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Clegg: A solution to a silent killer

BY CHRIS CLEGG | MARCH 05, 2015 5:00 AM

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If you were to venture a guess at what sends more than 300,000 kids under the age of 18 to the hospital annually or what causes more than 200,000 emergency-room visits each year, you may go with such standard killers as car accidents or cigarettes. Well, I can tell you that it’s neither of those, nor is it disease, gang violence, or cancer. In fact, you could probably exhaust your entire list of guesses before you would come up with the answer: allergies.

It’s true. According to foodallergy.org, an organization whose mission is to “improve the quality of life and the health of individuals with food allergies and to provide them hope through the promise of new treatments,” the startling statistics mentioned above are all the kids at the mercy of different allergens.

Severe allergic reactions, also known as anaphylaxis, can result in anything from a sore throat to being commatose within minutes of the reaction. Given this broad spectrum of possibilities, the government owes it to current and future generations to pursue legislation promoting the requirement of public schools to carry and administer epinephrine.

Epinephrine, or, simply, adrenaline, is the “first line of defense to treat [a] reaction …” according to the same site. Thankfully, in the technological age of modern science, this first line of defense has been made readily available to the public through the development of handheld epinephrine injectors (EpiPens). While the market is saturated with a slew of different EpiPens, the response to implement them in our public schools has been slow to gain traction.

Currently, AP reports, only four states (Virginia, Nebraska, Maryland, and Nevada) require schools to carry epinephrine. Even though current law prohibits Iowa schools to administer epinephrine to students who don’t have a prescription for it, Rep. Mary Mascher, D-Iowa City, hopes to pass legislation that would make the medication available to whomever needs it, prescription or no. “We’ve been working on it for quite a number of years,” Mascher told The Daily Iowan. “It has passed a committee in the Senate and should make it to the floor for voting sometime next week.”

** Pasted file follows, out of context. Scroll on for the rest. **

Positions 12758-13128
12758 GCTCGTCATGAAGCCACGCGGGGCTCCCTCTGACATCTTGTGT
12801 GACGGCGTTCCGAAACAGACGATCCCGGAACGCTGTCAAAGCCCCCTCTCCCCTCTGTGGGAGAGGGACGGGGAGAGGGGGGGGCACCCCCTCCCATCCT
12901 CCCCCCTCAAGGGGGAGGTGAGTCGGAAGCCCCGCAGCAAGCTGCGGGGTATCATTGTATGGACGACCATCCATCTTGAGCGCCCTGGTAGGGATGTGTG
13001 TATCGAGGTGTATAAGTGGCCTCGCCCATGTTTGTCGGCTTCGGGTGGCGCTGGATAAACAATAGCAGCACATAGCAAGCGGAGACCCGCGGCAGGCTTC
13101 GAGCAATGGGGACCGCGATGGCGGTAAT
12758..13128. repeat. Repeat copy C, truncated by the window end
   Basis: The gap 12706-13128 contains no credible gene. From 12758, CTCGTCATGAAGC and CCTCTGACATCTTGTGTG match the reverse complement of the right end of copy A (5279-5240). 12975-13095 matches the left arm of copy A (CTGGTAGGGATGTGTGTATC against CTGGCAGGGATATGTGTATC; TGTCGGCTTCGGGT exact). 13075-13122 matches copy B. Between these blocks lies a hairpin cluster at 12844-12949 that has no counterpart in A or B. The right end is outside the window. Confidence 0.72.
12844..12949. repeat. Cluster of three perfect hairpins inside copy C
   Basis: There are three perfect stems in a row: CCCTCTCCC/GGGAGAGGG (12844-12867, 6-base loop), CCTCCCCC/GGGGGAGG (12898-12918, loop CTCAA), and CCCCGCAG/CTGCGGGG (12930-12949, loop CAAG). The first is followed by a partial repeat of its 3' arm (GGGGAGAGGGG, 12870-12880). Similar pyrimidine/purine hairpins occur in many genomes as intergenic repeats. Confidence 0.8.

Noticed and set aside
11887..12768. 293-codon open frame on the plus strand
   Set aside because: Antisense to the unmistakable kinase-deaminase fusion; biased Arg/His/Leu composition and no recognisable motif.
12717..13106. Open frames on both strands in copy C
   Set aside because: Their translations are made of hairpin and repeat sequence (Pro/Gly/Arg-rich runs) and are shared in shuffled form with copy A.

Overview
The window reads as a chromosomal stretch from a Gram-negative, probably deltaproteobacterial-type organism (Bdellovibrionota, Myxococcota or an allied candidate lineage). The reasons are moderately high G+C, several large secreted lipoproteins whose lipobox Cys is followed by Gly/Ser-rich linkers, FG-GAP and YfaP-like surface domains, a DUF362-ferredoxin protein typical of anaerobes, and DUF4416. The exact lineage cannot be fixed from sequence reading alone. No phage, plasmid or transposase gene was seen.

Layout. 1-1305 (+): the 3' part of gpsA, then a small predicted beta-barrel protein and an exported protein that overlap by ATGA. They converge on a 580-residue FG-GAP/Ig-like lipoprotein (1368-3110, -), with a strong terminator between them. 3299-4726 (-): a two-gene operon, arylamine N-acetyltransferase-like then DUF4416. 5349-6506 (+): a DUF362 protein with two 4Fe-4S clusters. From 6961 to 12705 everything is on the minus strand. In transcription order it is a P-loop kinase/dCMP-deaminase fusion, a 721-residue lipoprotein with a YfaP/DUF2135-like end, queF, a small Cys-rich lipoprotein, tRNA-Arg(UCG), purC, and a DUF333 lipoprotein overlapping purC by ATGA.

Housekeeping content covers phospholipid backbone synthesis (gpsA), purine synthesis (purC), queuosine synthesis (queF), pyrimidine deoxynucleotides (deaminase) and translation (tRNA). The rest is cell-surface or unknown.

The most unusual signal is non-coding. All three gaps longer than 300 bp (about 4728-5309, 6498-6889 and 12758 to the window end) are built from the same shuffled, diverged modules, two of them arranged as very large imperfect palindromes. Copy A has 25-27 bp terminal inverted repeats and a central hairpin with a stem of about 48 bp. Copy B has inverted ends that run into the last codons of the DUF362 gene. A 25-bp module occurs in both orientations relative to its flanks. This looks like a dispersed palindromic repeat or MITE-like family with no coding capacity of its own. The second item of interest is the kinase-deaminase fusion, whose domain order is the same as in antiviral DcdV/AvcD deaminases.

This new piece of legislation, Mascher said, would allow facilities such as elementary schools to obtain prescriptions for epinephrine and provide the necessary training to school staff to administer the medication. This bill would also benefit “young, young children who can’t administer the medication themselves,” Mascher said. Should this bill gain the support it needs to pass, we should be able to eliminate cases like that of Chauncey Parker from Hoover Elementary in Iowa City.

As Epiexpert.com reported, Chauncey, a student at Hoover with an allergy to peanuts, was repeatedly let down by school officials when he accidentally consumed a peanut-butter sandwich last October. After reporting his symptoms to a Hoover staff member, not only was he allowed to go out for recess, his parents weren’t even informed of the incident until several hours after the reported symptoms, cites the report. While this case fortunately turned out not to be “just another statistic,” the mishandling of the situation highlights the lack of awareness surrounding anaphylaxis.

The events at Hoover further reinforce the notion that school staff need to be provided with both the materials and training to administer shots of epinephrine. If losing, breaking, and forgetting an EpiPen are all possible things that any full-grown human would do, imagine the chance of one of these occurrences happening to a fourth-grader whose daily activities include recess, PE, and a lunchtime that combines a litany of different food products coming into contact with another.

Because children should not be entrusted with the massive responsibility of their own well-being, it is up to our local and national governments to provide the services they need, especially when those services are a matter of life and death.


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